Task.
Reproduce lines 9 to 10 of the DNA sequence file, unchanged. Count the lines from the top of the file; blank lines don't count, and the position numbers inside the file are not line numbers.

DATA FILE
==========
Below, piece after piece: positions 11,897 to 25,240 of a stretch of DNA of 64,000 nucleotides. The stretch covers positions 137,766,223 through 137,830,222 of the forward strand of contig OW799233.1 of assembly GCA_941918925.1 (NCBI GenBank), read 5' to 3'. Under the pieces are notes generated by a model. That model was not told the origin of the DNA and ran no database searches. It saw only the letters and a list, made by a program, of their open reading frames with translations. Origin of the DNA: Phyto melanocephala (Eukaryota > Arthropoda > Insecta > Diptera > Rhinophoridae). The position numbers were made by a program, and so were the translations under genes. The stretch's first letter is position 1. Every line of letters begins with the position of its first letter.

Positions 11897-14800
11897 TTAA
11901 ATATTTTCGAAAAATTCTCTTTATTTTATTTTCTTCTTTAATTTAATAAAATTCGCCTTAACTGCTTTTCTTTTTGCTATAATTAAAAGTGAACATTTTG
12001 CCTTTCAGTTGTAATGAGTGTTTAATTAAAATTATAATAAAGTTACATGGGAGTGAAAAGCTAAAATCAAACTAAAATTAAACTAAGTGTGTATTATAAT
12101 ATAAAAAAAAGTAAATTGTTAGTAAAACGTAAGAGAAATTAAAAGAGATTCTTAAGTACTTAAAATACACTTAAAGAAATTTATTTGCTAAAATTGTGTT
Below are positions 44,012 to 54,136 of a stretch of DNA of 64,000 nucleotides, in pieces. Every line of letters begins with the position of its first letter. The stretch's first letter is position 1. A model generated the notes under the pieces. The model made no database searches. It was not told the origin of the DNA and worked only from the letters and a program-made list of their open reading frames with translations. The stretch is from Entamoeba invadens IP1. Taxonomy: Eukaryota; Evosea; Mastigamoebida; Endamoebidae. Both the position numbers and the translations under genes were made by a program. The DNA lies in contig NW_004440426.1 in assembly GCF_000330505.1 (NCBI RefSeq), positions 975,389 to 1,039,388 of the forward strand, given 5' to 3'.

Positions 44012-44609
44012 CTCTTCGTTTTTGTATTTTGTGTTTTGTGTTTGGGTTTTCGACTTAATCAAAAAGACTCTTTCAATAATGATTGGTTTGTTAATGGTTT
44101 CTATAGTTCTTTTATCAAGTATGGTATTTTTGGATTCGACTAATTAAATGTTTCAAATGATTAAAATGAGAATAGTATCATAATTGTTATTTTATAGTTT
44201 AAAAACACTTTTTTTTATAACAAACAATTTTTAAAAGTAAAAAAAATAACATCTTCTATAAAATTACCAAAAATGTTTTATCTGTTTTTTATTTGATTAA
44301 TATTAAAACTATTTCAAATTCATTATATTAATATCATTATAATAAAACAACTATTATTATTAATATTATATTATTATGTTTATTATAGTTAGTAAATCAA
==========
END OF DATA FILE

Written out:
44012 CTCTTCGTTTTTGTATTTTGTGTTTTGTGTTTGGGTTTTCGACTTAATCAAAAAGACTCTTTCAATAATGATTGGTTTGTTAATGGTTT
44101 CTATAGTTCTTTTATCAAGTATGGTATTTTTGGATTCGACTAATTAAATGTTTCAAATGATTAAAATGAGAATAGTATCATAATTGTTATTTTATAGTTT